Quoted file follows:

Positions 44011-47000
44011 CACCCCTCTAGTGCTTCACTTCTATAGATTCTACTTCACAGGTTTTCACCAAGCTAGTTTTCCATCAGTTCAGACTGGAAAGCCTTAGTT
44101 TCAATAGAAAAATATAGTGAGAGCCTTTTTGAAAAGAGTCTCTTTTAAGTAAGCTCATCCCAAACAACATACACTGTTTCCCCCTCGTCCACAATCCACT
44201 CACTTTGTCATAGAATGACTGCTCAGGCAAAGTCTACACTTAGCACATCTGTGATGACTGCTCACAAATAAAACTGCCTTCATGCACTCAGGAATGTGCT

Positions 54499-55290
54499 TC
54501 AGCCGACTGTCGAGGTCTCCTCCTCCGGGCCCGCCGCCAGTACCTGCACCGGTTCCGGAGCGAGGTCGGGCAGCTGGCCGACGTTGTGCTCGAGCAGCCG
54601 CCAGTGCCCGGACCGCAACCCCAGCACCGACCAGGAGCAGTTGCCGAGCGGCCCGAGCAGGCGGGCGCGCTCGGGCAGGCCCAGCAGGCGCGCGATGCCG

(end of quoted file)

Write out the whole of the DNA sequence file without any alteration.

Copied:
Positions 44011-47000
44011 CACCCCTCTAGTGCTTCACTTCTATAGATTCTACTTCACAGGTTTTCACCAAGCTAGTTTTCCATCAGTTCAGACTGGAAAGCCTTAGTT
44101 TCAATAGAAAAATATAGTGAGAGCCTTTTTGAAAAGAGTCTCTTTTAAGTAAGCTCATCCCAAACAACATACACTGTTTCCCCCTCGTCCACAATCCACT
44201 CACTTTGTCATAGAATGACTGCTCAGGCAAAGTCTACACTTAGCACATCTGTGATGACTGCTCACAAATAAAACTGCCTTCATGCACTCAGGAATGTGCT

Positions 54499-55290
54499 TC
54501 AGCCGACTGTCGAGGTCTCCTCCTCCGGGCCCGCCGCCAGTACCTGCACCGGTTCCGGAGCGAGGTCGGGCAGCTGGCCGACGTTGTGCTCGAGCAGCCG
54601 CCAGTGCCCGGACCGCAACCCCAGCACCGACCAGGAGCAGTTGCCGAGCGGCCCGAGCAGGCGGGCGCGCTCGGGCAGGCCCAGCAGGCGCGCGATGCCG